Craig Murray: IMF and USA set to ruin Ghana

Having heard back in England that Dumsor (the frequent and lengthy power cuts Ghana experiences) is the work of the IMF and the USA, not a hydroelectric dam running low on water as many Ghanians have told me, I wanted to investigate further.

Where I stay Dumsor has been a sometimes predictable and sometimes erratic visitor – generally we’ve had 24 hours of electricity, followed by 12 hours blackout, with frequent pattern changes. It’s been fine for me as a novelty and being privileged enough to be staying in a house with access to a generator if we need it, but for Ghanians living here permanently; needing access to power and lights to run businesses, to cook and store food, to study and communicate – it’s frustrating – especially when there seems to be so little clarity about what’s actually going on. Promise after promise comes from the Government as to a date when the situation will be resolved, but it’s become a permanent fixture in Ghana, and people have had enough. There’s even a song about it (by one of the best Ghanaian musicians IMO)…

This week on citifmonline, a Ghanian radio website, I came across an article reposted from the website of Craig Murray (author, broadcaster, human rights activist and former British Ambassador to Uzbekistan), which confirmed my fears about IMF and US involvement in the power cuts.

Here is the article in full, originally posted on I hope Craig won’t mind me reposting it (I’ve just emailed him…)

“Just ten years ago, Ghana had the most reliable electricity supply in all of Africa and the highest percentage of households connected to the grid in all of Africa – including South Africa.

The Volta River Authority, the power producer and distributor was, in my very considerable experience, the best run and most efficient public utility in all of Africa. Indeed it was truly world class, and Ghana was proud of it.

Obviously the sight of truly successful public owned and run enterprise was too much of a threat to the neo-liberal ideologues of the IMF and World Bank. When Ghana needed some temporary financial assistance (against a generally healthy background) the IMF insisted that VRA be broken up. Right wing neoliberal dogma was applied to the Ghanaian electricity market. Electricity was separated between production and distribution, and private sector Independent Power Producers introduced.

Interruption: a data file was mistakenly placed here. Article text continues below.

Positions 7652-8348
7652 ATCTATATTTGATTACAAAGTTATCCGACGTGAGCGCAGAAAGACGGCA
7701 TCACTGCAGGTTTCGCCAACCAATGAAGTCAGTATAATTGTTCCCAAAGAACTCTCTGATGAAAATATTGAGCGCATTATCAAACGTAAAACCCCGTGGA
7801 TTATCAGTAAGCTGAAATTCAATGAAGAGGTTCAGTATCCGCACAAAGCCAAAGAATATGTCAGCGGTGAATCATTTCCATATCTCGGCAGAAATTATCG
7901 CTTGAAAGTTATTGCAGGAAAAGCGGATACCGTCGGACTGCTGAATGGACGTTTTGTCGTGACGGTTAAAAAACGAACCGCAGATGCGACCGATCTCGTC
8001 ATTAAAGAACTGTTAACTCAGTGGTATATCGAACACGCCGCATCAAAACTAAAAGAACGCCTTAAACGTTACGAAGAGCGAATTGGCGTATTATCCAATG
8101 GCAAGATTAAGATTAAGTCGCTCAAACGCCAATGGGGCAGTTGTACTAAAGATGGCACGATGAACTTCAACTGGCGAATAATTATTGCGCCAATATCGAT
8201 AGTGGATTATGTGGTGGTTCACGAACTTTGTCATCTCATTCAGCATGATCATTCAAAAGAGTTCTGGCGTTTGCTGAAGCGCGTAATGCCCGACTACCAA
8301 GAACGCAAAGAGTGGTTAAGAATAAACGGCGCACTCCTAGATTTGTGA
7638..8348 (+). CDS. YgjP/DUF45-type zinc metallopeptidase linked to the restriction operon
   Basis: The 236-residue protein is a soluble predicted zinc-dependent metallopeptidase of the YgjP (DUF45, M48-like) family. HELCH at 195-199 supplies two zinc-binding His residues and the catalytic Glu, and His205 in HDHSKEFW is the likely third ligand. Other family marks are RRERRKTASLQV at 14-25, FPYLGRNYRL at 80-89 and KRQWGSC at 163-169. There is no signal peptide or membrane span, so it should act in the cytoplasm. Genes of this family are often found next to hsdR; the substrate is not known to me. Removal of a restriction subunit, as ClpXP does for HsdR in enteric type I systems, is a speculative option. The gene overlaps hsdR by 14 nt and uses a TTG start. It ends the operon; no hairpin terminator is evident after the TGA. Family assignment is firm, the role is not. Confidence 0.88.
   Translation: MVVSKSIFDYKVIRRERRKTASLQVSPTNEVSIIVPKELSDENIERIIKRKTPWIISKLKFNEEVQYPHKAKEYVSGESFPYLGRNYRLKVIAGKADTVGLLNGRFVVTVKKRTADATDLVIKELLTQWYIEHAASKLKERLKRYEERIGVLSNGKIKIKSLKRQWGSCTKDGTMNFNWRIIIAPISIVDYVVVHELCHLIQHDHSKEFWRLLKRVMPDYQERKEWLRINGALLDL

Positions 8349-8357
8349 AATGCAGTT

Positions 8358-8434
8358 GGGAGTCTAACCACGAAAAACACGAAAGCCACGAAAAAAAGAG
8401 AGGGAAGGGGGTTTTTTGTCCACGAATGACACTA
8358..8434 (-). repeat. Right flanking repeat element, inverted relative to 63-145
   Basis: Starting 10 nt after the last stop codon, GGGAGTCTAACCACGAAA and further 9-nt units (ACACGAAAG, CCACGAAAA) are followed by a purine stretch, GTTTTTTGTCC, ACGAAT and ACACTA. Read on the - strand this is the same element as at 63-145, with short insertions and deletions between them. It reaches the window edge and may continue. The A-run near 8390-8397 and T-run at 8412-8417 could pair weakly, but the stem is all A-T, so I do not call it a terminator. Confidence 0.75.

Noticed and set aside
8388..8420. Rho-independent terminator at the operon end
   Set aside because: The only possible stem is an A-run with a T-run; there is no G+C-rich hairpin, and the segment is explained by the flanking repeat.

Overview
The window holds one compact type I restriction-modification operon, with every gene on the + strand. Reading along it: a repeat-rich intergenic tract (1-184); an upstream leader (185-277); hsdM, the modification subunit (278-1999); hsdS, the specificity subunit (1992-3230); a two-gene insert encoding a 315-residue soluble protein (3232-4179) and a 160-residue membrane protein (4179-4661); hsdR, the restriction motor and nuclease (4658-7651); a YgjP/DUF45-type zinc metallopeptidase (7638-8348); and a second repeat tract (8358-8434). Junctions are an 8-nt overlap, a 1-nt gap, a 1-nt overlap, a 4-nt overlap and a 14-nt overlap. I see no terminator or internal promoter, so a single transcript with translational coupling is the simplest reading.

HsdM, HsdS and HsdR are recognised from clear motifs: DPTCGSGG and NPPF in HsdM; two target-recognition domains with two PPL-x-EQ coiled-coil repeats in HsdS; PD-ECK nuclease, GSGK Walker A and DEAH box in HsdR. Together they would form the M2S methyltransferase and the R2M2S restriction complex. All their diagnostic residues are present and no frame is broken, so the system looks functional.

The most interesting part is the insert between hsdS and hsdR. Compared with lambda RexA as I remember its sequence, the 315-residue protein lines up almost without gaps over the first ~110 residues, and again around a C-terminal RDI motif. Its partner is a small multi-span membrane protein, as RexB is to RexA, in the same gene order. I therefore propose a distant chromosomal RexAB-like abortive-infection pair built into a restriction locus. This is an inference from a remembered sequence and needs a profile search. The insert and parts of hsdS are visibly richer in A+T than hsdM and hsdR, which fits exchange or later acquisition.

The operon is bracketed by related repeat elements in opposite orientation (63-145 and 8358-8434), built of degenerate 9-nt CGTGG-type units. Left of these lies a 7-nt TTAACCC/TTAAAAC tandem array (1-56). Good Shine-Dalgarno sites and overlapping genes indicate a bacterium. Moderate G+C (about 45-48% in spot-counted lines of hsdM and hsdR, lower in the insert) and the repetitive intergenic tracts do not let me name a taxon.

The result is disaster. There are more power cuts in Ghana than ever in its entire history as an independent state. Today Ghana is actually, at this moment, producing just 900 MW of electricity – half what it could produce ten years ago. This is not the fault of the NDC or the NPP. It is the fault of the IMF.

Those private sector Independent Power Producers actually provide less than 20% of electricity generation into the grid – yet scoop up over 60% of the revenues! The electricity bills of Ghana’s people go to provide profits to fat cat foreign corporations and of course the western banks who finance them.

Indeed in thirty years close experience the net result of all IMF activity in Africa is to channel economic resources to westerners – and not to ordinary western people, but to the wealthiest corporations and especially to western bankers.

Not content with the devastation they have already caused, the IMF and the USA are now insisting on the privatisation of ECG, the state utility body which provides electricity to the consumer and bills them. The rationale is that a privatised ECG will be more efficient and ruthless in collecting revenue from the poor and from hospitals, clinics, schools and other state institutions.

Doubtless it will be. It will of course be more efficient in channelling still more profits to very rich businessmen and bankers. I suspect that is the real point. That privatised utilities bring better service and cheaper prices to the consumer has been conclusively and forever disproven in the UK. What it does bring is huge profits to the rich and misery to the poor. To unleash this on Ghana is acutely morally reprehensible.

Ghana has a political culture in which the two main parties, NDC and NPP, heatedly blame each other for their country’s problems. But if they only can see it, in truth the electricity sector has been ruined by their common enemy – the IMF and World Bank. I pray that one day the country will escape the grip of these bloodsucking institutions.”

I’m going to do what I can to find out more while I’m here, but if anyone knows any more I’d be grateful if you’d get in touch. I’d also be interested to hear what you think of this.


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